Why we are resigning as external examiners


More than 1,000 academics have resigned from their roles as external examiners in universities across the UK, in an escalation of this week’s industrial action over pay.

The mass resignation threatens to disrupt exam marking in universities this summer when boards meet to discuss challenged marks, with more widespread disruption expected at the start of the next academic year.

External examiners are a crucial part of quality assurance in higher education: each course award requires an external examiner to ensure that an institution’s assessment system is fair and comparable with others.
There are an estimated 20,000 external examiners, who are contracted to sit on exam boards at other universities to review students’ scripts and sign off final marks.

In a letter to the Guardian, signed by a representative group of 50 professors, they say they are resigning as part of industrial action by the University and College Union, which staged a two-day strike this week in protest against a 1.1% pay offer.

A UCU spokesperson said: “We’ve been inundated with calls from members who are resigning from their external examiner posts. It’s now in four figures and we are expecting more to come.”

The union said it was also concerned about both the increasingly insecure nature of employment in universities, with 75,000 staff on casualised contracts, and the continuing gender inequality in pay, with men earning an average 12.6% more than women.

The letter says: “We have resigned because, while as senior academics we believe our role in underpinning the quality of education provided to students is vital, we are all too aware of the unfairness of the current pay policies of our universities and their impact on staff themselves and their students.


“We have watched with sadness the pay of academic and professional staff fall in real terms by 14.5% since 2009; we have seen the numbers of casualised staff proliferate; and seen universities do little or nothing to reduce the shocking gender pay gap despite having a collective surplus of £1.85bn.

“Yet the final straw for many of us is the contention by our employers that the latest final pay offer of 1.1% is ‘at the limits of what can be afforded’ when at the same time we discover that university leaders have themselves received an average pay increase of 6.1%. The blatant hypocrisy of this position is breathtaking.”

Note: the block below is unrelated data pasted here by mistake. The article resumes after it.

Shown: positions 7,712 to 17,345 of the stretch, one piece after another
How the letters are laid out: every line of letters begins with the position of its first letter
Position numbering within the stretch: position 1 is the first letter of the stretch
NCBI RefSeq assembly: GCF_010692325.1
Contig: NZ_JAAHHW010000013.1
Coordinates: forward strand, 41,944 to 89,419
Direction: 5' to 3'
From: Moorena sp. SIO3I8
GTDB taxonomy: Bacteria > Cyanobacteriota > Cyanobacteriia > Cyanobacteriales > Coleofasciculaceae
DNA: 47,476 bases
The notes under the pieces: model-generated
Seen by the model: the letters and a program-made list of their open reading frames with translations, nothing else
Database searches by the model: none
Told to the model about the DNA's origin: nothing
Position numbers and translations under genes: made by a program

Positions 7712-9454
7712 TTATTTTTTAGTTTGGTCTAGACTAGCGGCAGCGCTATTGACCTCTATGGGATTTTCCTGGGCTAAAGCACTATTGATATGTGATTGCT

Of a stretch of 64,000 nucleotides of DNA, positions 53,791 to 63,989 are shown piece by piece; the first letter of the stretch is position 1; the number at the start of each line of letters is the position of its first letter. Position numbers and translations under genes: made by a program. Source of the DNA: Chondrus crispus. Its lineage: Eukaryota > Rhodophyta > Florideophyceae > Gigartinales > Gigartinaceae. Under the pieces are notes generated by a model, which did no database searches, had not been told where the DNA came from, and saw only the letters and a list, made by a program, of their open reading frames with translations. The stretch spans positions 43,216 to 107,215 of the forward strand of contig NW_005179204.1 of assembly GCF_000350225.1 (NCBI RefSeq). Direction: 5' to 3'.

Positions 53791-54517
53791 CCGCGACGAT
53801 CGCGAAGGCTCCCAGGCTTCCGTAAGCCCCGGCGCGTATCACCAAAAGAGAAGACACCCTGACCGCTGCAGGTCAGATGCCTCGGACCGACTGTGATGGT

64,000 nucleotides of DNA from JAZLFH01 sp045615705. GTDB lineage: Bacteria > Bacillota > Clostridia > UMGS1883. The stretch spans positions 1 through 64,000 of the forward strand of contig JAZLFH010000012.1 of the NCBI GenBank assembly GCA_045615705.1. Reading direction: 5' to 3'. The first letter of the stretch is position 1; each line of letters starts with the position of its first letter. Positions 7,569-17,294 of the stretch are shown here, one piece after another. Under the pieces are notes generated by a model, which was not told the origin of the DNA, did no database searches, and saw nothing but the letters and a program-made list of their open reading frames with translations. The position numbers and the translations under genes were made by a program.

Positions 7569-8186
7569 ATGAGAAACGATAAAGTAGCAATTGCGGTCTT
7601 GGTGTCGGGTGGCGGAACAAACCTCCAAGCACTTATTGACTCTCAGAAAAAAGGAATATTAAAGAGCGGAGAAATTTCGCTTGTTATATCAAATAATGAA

John Holford, a professor of adult education at Nottingham University, is among those who took part in the UCU strike on Wednesday and Thursday, and has since resigned from his post as an external examiner at both Warwick and Edinburgh universities.

He said of his actions: “The goodwill has been tested and universities are becoming excessively intransigent in the way that they proceed. If you don’t take action you continue to be taken advantage of.”
The Universities and Colleges Employers Association said on Thursday it was unaware of any mass resignations of external examiners. A spokesperson said the strike action had had minimal impact, with end of year exams going ahead as planned and small numbers on the pickets lines.

The signatories to the letter acknowledged a resignation was “a significant step for any professional” but urged other external examiners to follow suit.

“We love our work as external examiners not least because it brings us into contact with academics from around the country.

“The high quality work we see confirms to us that staff deserve better from institution heads. We have therefore resigned from our external examiner posts and will not be taking up new posts in order to demonstrate that there will be no ‘business as usual’ until we have a commitment from our universities to fair pay in higher education.”

Andrew Samuels, a professor of analytical psychology at Essex University who also resigned as an external examiner, said the climate in universities was “disastrous”.

“Morale is appalling and the pay offer is derisory. Our more junior colleagues are really suffering. This is a way in which the more senior people can make their views felt and heard.”

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